Indiana Governor Mitch Daniels wants to make property tax relief permanent.
He wants this year's property tax caps to become permanent with a constitutional amendment, and he announced Tuesday that he wants automatic tax credits to be sent out if the state collects too much.
He says that when the state has a balanced budget and enough money in a rainy-day fund, everyone should get credited the difference.
Daniels wants them to be equally spread out, no matter how much tax you paid.
"The point is very simple," he begins. "The state would collect only what it needs to provide essential services and protect itself against the downturn and to have an adequate reserve. Above that, the money stays with the taxpayer."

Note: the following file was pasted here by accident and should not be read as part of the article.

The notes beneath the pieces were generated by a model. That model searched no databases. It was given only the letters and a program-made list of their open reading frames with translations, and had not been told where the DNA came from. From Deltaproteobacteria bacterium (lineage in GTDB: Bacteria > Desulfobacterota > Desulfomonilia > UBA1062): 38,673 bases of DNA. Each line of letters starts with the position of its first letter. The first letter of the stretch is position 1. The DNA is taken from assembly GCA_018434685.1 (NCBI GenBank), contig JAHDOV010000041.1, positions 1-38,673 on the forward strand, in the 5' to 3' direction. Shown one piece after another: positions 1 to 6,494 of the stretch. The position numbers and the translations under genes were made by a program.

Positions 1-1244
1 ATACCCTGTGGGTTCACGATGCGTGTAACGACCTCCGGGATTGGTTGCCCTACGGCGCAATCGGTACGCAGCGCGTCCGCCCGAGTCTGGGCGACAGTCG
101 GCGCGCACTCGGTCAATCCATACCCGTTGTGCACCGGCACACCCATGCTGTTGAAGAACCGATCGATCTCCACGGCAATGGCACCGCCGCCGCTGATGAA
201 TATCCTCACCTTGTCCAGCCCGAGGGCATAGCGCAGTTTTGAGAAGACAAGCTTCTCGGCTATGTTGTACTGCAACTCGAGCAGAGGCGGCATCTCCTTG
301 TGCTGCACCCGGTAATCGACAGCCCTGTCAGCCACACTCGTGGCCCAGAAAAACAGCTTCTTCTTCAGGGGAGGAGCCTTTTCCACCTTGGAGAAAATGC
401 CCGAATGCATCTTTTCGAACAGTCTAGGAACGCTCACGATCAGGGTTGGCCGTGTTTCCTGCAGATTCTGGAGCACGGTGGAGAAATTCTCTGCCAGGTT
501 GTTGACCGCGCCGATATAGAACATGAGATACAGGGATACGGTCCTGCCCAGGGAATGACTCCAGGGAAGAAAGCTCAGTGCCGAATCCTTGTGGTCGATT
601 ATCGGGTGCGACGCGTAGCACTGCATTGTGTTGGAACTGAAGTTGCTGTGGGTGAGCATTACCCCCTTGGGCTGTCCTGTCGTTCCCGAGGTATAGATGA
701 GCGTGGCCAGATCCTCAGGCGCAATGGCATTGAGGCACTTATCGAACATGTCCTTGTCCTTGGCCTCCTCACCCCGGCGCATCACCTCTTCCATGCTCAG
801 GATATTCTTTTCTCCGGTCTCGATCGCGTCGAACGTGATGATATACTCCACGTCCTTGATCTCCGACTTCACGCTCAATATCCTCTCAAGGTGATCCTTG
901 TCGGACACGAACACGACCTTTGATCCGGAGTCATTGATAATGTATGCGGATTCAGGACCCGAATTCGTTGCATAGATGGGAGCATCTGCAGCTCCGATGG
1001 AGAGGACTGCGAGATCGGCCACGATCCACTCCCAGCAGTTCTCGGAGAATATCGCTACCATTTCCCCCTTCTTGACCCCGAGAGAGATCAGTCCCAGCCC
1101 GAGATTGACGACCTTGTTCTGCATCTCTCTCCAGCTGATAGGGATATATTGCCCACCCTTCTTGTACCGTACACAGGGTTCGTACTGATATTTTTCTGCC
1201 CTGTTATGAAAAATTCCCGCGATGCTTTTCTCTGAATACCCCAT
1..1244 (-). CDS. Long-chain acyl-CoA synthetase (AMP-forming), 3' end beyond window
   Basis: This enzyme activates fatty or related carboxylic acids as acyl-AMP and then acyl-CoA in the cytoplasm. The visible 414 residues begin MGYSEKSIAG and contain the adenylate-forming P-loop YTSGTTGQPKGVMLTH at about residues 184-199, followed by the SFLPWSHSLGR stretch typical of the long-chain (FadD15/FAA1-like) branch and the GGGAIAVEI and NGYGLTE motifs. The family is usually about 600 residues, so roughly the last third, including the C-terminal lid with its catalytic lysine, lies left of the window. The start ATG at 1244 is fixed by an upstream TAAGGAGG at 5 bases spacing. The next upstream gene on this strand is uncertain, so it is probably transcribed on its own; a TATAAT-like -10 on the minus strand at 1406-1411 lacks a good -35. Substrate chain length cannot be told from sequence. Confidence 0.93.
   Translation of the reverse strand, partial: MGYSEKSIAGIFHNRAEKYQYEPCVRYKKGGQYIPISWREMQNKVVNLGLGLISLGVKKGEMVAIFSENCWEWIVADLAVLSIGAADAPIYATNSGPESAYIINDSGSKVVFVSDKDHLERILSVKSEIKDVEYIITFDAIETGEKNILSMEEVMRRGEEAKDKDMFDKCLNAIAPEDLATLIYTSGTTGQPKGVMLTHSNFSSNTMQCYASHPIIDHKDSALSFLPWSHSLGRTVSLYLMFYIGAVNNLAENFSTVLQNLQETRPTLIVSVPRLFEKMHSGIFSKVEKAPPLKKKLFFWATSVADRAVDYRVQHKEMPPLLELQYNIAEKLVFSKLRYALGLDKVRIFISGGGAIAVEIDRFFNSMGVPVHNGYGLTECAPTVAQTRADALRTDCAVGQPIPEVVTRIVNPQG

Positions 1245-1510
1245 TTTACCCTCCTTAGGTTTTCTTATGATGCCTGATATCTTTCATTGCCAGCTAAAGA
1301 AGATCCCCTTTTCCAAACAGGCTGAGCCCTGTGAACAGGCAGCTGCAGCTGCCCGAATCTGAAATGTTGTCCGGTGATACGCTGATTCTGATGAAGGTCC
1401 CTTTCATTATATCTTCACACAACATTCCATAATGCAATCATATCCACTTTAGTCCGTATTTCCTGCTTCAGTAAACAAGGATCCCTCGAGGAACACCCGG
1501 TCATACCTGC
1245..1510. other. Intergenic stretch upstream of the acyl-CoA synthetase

To get the property tax caps into the state constitution, the general assembly would have to pass it again. Then it would go to voters to make the final decision.
His democratic challenger for governor, Jill Long Thompson, says she's glad Daniels has joined her repeated calls for tax relief.
But while those property tax caps are great for homeowners, local cities are having to work with less money.
South Bend, for example, is facing more than 20 million in budget cuts.
On Wednesday, the city council will hear how police and fire budgets, as well as their pensions and the 911 center, will deal with less money.